Strident reaction from fire- fighters in Liberty Township and the city of Girard to the mere mention of a study on a joint fire district prompts this question: What gives?
Other than the prospect of funding the study with state dollars, nothing is etched in stone.
In fact, officials from Liberty and Girard don’t even know who will perform the assessment and how much it will cost. They have talked about seeking money from the state’s Local Government Innovation Fund. Grants of up to $50,000 are available for such initiatives.
Yet firefighters who attended a recent meeting of Liberty and Girard officials made it clear they oppose a joint fire district. They were so vocal in their reaction to just the exploration of such a plan that two of the three Liberty trustees, Stanley Nudell, the chairman, and Jason Rubin, decided it wasn’t even worth considering.
That was a mistake.
We believe the third trustee, Jodi Stoyak, is absolutely right in contending that the elected officials should cast a formal vote on this rather innocuous question: Should a study be conducted on a Liberty-Girard joint fire district?
We use the word innocuous because other than a “yea” or “nay” from the trustees, there’s nothing at stake.
Stoyak, who has demonstrated a willingness during her tenure in office to tackle politically risky issues, told Vindicator reporter Sarah Lehr she intends to place the question of a joint district study on Monday’s meeting agenda.
She also said the 100 or so people from Liberty and Girard who attended last week’s meeting were not representative of the populations of the two communities.
“It was not a well-run meeting,” she said. “If the firefighters want to make decisions for the township, they should run for public office. I feel an obligation as a leader of the community to think about the long term.”
Indeed, that’s what this and other such government consolidation ideas are all about: the future.
The reality of what confronts communities in the Mahoning Valley was reflected in a recent story in The Vindicator about the region’s population decline.
A shrinking of the population, especially among working-age residents, means a contraction of the tax base at all levels of government.
And given that most of the revenue generated by taxes is sucked up by public-employee wages and benefits, the question must be asked: Can we afford the amount of government we now have?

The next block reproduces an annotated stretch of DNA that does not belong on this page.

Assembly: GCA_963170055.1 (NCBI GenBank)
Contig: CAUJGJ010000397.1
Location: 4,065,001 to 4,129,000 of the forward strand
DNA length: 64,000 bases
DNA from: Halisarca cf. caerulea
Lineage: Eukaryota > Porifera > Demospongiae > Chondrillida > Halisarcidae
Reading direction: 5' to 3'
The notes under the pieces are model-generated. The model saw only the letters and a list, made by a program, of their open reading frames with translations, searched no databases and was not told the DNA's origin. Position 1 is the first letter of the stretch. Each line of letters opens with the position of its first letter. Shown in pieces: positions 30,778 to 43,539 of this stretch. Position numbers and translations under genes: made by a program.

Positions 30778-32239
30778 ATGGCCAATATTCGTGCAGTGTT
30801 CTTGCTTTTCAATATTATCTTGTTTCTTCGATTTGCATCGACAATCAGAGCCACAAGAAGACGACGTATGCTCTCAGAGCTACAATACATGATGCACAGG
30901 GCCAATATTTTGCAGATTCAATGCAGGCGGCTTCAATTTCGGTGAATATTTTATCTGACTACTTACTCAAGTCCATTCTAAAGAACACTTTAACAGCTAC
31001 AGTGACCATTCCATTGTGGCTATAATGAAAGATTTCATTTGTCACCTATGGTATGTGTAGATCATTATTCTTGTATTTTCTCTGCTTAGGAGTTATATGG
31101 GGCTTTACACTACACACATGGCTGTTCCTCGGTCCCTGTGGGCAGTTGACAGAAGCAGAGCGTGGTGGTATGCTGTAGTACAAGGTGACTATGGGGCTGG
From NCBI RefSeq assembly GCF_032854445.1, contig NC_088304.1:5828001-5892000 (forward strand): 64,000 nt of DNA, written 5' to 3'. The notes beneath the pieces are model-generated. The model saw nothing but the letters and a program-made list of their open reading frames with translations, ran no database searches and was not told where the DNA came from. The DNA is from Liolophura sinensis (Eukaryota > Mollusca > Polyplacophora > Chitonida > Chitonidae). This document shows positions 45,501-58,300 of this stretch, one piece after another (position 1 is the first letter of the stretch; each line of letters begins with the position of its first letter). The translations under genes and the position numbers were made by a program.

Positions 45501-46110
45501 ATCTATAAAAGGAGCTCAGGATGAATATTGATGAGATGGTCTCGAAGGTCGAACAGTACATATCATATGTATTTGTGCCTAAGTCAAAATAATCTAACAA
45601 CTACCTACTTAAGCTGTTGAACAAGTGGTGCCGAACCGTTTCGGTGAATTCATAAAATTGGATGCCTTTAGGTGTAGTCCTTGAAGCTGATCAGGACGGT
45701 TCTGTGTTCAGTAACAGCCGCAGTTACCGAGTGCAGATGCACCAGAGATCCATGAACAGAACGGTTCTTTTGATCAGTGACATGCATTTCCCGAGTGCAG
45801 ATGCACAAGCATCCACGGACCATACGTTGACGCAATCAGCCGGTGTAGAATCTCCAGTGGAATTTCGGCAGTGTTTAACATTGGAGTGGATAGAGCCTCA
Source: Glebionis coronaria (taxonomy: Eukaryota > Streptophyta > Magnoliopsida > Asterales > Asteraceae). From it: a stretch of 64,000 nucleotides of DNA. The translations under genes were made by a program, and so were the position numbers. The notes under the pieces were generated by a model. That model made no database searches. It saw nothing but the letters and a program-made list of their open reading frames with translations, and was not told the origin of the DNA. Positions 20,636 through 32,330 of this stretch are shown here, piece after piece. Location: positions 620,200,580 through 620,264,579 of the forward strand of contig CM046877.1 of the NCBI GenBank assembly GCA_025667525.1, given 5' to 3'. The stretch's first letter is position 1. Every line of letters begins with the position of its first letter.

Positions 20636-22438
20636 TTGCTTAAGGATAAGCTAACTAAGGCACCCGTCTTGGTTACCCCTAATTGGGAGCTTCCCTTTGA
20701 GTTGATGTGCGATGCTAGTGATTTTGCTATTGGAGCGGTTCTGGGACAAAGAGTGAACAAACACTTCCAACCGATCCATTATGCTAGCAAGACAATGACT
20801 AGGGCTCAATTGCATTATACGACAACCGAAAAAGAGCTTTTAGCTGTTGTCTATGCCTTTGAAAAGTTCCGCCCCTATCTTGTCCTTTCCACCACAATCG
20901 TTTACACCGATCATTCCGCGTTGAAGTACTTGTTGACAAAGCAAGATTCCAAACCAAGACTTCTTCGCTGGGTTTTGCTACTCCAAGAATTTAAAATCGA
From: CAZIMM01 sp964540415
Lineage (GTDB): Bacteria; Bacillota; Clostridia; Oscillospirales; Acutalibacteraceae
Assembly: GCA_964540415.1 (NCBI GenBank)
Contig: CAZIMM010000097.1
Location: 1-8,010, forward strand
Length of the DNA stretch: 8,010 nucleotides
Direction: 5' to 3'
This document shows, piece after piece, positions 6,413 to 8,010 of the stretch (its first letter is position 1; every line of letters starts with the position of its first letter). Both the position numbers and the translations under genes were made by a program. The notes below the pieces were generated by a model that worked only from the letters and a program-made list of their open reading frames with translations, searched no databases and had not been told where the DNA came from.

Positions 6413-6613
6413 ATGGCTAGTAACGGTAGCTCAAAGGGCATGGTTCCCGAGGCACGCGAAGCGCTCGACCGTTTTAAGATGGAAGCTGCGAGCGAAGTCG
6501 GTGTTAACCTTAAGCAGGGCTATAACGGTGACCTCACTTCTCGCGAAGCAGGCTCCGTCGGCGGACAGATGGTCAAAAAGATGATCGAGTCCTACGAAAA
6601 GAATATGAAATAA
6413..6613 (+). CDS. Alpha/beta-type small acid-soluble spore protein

Republican Gov. John R. Kasich and the Republican-controlled General Assembly don’t think so. That’s why they created the Local Government Innovation Fund. The idea is to give local officials a financial incentive to find ways of doing more with less.
But there also was a reality check issued by state government: The Local Government Fund through which dollars from Columbus are funneled to counties, municipalities and townships is not getting a significant boost in revenue from the upcoming biennial budget. Indeed, the fund has been cut over the years, resulting in less money for local services.
As we’ve repeated time and again, the status quo in the public sector is no longer sustainable. Ways to reduce spending must be found because many revenue streams are drying up.
Public employees need to disabuse themselves of the notion that private- sector taxpayers will grant their requests for more money whenever the state and federal governments tighten their purse strings.
The idea for a study on a joint fire district made up of Liberty and Girard isn’t just about two communities. It has to do with the mindset of those in the public sector.
Change is not easy – especially change that could result in the restructuring of government agencies.
But as private-sector workers found out during the Great Recession of 2008, when times are tough, belt-tightening is demanded.
Employers eliminated jobs, sought wage concessions, froze pensions and changed health-insurance coverage – if the benefit was even offered.
Trustee Stoyak is right for wanting to focus on the future and to explore ways Liberty Township government can become more cost-effective.